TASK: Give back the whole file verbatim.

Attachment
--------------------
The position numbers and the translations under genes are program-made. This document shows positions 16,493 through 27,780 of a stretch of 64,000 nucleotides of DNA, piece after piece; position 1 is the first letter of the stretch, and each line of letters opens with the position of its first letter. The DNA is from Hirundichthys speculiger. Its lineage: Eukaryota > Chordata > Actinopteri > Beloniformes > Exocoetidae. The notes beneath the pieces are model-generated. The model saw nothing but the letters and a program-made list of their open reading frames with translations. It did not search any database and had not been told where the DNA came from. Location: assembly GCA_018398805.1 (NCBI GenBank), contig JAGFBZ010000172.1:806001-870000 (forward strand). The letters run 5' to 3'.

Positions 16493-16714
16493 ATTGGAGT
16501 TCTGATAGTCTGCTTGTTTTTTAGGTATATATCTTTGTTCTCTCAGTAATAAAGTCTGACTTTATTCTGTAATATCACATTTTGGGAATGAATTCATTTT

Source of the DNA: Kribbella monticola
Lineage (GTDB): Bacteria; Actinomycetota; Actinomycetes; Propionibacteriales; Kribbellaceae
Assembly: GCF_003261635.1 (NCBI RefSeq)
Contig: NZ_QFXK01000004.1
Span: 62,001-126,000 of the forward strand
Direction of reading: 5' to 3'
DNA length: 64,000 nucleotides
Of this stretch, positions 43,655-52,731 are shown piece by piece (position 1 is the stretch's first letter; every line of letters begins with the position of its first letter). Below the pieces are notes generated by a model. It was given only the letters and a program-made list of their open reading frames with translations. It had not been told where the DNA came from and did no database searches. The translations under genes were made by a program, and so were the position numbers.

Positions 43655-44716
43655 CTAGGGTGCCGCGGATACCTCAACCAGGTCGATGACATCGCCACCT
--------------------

The position numbers and the translations under genes are program-made. This document shows positions 16,493 through 27,780 of a stretch of 64,000 nucleotides of DNA, piece after piece; position 1 is the first letter of the stretch, and each line of letters opens with the position of its first letter. The DNA is from Hirundichthys speculiger. Its lineage: Eukaryota > Chordata > Actinopteri > Beloniformes > Exocoetidae. The notes beneath the pieces are model-generated. The model saw nothing but the letters and a program-made list of their open reading frames with translations. It did not search any database and had not been told where the DNA came from. Location: assembly GCA_018398805.1 (NCBI GenBank), contig JAGFBZ010000172.1:806001-870000 (forward strand). The letters run 5' to 3'.

Positions 16493-16714
16493 ATTGGAGT
16501 TCTGATAGTCTGCTTGTTTTTTAGGTATATATCTTTGTTCTCTCAGTAATAAAGTCTGACTTTATTCTGTAATATCACATTTTGGGAATGAATTCATTTT

Source of the DNA: Kribbella monticola
Lineage (GTDB): Bacteria; Actinomycetota; Actinomycetes; Propionibacteriales; Kribbellaceae
Assembly: GCF_003261635.1 (NCBI RefSeq)
Contig: NZ_QFXK01000004.1
Span: 62,001-126,000 of the forward strand
Direction of reading: 5' to 3'
DNA length: 64,000 nucleotides
Of this stretch, positions 43,655-52,731 are shown piece by piece (position 1 is the stretch's first letter; every line of letters begins with the position of its first letter). Below the pieces are notes generated by a model. It was given only the letters and a program-made list of their open reading frames with translations. It had not been told where the DNA came from and did no database searches. The translations under genes were made by a program, and so were the position numbers.

Positions 43655-44716
43655 CTAGGGTGCCGCGGATACCTCAACCAGGTCGATGACATCGCCACCT